Fascinating and well-written story by John Leland in the NYT: evangelical hipsters try to establish their cult in the East Village of New York. You can’t help but admire their chutzpah and determination of the guys who are driven to pull off such a con, while lamenting the gullibility of those who fall for it all.
For all their talk about wanting to do the Jesus schtick differently, there’s nothing different about the message of fundamentalist Christianity. And so, when you peel aside all the trendy gimmicks of inclusiveness and faux-family that are deemed necessary to sell religious bigotry in the 21st, you’re left with the usual finger-wagging: thou shalt not do anything that isn’t allowed by our particular flavor of superstition. But they try hard to pretend that’s not the case — and fail:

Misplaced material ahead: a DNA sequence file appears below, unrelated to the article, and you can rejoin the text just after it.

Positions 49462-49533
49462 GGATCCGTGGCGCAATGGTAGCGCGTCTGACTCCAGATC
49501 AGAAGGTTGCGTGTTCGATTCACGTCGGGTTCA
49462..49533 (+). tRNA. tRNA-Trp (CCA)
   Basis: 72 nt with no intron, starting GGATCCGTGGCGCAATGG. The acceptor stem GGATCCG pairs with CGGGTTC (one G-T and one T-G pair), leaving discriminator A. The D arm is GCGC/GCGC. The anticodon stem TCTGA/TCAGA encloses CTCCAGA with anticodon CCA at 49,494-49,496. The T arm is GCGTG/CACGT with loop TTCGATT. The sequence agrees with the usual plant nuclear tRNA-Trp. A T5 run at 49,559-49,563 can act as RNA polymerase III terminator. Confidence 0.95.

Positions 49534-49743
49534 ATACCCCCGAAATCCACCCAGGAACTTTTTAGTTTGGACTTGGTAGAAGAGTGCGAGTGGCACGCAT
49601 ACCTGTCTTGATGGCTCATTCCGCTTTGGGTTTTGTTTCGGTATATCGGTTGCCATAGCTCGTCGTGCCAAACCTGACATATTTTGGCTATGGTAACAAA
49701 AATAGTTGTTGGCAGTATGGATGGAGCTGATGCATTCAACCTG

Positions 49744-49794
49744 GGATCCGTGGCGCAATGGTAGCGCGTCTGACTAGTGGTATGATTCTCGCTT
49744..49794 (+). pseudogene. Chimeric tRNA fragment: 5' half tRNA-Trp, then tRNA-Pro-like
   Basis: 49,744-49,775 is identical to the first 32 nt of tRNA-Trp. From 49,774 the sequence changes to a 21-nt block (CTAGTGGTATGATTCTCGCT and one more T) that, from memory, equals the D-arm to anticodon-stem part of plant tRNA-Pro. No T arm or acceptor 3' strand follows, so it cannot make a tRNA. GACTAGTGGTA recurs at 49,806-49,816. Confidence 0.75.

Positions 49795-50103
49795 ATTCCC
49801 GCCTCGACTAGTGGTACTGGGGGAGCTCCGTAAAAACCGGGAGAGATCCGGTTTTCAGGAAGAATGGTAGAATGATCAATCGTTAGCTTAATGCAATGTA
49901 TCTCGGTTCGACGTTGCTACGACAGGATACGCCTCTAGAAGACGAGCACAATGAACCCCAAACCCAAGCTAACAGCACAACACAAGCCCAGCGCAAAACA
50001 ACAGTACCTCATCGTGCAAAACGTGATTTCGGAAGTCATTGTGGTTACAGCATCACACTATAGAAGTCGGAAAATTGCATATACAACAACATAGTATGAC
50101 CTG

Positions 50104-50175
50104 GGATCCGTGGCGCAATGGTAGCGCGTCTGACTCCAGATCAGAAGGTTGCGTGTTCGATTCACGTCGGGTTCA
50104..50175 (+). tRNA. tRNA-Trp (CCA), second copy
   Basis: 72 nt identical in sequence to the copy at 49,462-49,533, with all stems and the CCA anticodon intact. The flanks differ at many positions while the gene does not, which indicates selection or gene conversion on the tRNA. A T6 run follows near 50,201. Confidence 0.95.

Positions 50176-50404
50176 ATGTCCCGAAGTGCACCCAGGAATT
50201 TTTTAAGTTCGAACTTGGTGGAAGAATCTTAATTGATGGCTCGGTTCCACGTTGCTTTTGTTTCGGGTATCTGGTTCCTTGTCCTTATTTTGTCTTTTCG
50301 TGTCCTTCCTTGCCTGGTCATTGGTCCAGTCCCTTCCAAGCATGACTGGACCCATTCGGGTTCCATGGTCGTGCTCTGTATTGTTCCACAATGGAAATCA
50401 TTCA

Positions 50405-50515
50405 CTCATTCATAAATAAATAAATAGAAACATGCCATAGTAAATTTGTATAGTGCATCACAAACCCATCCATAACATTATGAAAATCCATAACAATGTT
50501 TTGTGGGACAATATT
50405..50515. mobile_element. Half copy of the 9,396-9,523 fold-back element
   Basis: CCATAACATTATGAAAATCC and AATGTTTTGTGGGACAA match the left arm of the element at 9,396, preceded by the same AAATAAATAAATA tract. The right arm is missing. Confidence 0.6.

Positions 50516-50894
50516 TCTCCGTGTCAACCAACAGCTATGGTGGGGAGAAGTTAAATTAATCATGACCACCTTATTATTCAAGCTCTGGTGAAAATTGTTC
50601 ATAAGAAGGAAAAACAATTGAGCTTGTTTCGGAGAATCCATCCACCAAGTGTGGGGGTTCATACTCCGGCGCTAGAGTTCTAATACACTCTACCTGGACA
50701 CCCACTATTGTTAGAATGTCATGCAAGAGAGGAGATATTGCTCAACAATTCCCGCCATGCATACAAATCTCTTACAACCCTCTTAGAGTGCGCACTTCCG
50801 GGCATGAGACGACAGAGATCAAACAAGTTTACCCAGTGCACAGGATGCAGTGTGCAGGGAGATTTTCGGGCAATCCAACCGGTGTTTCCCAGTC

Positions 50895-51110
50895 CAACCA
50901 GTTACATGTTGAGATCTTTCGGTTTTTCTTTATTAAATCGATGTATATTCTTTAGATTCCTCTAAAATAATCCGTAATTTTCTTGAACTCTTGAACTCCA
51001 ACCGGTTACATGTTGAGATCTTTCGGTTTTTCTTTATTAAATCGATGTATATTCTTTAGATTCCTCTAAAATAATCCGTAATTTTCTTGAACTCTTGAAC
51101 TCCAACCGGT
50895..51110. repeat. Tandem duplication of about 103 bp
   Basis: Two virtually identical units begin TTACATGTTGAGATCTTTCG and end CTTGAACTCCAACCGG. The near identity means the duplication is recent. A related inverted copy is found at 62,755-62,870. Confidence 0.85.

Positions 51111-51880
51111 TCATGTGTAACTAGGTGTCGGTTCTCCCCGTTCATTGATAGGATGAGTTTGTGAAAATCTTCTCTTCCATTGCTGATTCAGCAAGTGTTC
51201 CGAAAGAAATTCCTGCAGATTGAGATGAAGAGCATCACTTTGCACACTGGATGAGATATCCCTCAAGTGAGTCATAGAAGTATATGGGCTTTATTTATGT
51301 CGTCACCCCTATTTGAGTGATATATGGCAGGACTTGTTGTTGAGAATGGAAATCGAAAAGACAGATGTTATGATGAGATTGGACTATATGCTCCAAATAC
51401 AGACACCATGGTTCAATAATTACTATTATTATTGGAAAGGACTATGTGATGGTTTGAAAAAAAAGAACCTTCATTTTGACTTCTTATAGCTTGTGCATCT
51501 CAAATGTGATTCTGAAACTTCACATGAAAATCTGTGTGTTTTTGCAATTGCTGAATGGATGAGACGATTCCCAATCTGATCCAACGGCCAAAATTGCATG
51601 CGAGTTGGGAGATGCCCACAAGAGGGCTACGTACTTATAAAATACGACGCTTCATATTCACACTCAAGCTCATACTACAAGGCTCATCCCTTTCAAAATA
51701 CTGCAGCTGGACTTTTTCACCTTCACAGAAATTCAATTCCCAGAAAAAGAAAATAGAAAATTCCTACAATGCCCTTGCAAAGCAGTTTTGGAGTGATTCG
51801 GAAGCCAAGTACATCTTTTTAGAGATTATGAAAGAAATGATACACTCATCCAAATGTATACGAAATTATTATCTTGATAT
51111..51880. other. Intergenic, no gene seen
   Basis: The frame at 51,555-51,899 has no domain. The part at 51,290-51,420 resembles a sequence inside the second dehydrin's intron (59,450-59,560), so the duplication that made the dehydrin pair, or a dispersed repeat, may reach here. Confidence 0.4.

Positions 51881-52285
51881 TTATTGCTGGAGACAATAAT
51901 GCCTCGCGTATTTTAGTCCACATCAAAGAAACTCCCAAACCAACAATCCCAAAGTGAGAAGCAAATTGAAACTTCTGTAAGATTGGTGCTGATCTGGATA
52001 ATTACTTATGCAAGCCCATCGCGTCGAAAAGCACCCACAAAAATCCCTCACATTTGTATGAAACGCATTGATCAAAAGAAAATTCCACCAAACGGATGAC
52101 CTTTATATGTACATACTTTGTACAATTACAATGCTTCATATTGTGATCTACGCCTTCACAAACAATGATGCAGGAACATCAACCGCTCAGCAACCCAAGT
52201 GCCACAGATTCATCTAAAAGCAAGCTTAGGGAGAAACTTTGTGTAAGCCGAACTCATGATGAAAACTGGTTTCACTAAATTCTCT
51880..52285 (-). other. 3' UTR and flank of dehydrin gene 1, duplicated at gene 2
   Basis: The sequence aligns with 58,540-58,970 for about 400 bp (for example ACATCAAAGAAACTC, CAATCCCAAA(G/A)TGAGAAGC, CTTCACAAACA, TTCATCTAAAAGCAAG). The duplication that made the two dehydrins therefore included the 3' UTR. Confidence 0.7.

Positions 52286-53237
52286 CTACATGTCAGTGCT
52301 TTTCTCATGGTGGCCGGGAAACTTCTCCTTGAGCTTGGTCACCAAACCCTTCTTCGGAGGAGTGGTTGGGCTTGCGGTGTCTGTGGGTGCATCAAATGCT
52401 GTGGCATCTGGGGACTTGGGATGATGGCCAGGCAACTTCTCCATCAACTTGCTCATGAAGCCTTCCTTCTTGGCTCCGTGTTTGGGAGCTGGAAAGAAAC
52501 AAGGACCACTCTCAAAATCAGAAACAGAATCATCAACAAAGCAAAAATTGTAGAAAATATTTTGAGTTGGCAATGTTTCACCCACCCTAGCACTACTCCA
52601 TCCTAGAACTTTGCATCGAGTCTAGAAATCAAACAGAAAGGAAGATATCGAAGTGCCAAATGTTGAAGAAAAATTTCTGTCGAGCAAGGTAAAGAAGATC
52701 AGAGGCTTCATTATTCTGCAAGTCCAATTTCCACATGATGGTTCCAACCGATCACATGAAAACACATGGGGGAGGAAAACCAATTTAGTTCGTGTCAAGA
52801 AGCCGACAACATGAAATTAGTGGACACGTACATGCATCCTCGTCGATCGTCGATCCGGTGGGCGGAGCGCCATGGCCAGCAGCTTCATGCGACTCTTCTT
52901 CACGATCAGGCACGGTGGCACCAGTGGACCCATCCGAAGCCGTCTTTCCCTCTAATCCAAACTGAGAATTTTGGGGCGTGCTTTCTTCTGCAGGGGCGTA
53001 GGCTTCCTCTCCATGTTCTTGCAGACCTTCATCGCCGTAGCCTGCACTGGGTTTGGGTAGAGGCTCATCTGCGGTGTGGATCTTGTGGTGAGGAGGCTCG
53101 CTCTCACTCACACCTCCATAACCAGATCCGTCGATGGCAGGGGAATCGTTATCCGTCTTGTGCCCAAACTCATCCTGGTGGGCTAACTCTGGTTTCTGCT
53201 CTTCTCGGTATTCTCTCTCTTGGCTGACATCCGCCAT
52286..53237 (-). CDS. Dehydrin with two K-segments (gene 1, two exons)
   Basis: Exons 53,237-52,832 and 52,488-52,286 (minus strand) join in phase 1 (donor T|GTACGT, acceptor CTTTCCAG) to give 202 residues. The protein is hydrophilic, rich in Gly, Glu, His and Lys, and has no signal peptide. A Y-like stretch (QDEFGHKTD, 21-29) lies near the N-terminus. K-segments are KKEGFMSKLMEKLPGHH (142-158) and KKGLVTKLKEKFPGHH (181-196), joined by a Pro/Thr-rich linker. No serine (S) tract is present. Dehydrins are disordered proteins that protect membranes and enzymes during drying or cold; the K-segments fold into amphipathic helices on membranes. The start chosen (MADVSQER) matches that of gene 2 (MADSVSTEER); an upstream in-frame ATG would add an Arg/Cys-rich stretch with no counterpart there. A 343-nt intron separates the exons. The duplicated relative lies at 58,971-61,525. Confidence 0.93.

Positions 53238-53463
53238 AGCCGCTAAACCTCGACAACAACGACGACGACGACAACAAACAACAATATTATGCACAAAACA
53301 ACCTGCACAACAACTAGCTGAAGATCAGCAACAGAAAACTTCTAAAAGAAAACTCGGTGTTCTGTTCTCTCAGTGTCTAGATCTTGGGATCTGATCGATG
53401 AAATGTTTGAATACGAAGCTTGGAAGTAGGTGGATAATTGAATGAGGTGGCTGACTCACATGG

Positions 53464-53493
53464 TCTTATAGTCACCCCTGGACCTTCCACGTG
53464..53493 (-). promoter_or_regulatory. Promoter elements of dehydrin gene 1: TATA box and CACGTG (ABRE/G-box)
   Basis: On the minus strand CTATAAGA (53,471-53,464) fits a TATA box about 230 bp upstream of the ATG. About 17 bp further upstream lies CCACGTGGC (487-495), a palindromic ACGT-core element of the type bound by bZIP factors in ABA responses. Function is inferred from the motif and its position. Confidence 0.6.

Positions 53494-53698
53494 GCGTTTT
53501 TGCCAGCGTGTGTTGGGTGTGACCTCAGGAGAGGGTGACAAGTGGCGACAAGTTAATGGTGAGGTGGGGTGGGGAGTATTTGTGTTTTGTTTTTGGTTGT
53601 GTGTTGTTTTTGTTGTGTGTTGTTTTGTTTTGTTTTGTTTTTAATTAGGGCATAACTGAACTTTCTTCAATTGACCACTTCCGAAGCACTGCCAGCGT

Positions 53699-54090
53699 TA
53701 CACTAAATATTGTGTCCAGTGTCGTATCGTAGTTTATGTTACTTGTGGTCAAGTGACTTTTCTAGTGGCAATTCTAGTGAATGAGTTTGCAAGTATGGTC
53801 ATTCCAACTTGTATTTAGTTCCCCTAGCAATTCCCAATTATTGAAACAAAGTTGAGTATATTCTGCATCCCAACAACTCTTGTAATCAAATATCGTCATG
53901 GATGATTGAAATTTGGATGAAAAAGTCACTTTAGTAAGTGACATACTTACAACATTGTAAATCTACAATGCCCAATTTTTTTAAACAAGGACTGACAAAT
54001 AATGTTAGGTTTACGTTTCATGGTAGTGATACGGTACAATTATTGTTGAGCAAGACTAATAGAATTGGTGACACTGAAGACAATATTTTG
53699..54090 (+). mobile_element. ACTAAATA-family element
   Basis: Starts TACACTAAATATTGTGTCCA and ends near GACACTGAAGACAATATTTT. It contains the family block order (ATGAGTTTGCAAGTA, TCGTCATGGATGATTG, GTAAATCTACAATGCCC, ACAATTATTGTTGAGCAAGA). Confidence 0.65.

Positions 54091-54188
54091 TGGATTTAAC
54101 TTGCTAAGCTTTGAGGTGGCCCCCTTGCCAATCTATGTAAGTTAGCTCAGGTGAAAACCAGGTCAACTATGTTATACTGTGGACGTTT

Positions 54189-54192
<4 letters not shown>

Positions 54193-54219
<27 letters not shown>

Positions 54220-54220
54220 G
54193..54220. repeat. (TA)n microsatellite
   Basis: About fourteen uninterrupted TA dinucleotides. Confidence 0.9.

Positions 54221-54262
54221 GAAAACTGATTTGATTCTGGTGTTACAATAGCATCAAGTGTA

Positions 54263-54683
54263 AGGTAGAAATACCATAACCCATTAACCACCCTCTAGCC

“I’m not intentionally trying to scoot around hot-topic issues,” he said. “I’m not trying to hide from the gay issue or the abortion issue. Jesus had some hard teachings. It’s prudent for us as an East Village church to know where we stand and what the Bible teaches, but not to lead with positions that polarize people. I want our church story to be so much more than where it stands on one hot-topic issue.”
Sure you do. You want it to be about love and understanding and compassion and the feel-good factor. That sells in a city of stressed-out people struggling to get by and maintain a sense of community in the big city while “lifestyling” with the best of them. But when push comes to shove, your church by definition has to be about the prejudice and divisiveness proscribed by your Bible — that’s the word of God, which you’re committed to preaching verbatum. Meanwhile, you have to pretend it’s otherwise, otherwise your marketing plan fails. I can see why you need to spend a lot of time praying for your church; if I were running a snake oil operation like that, I’d need therapy, too.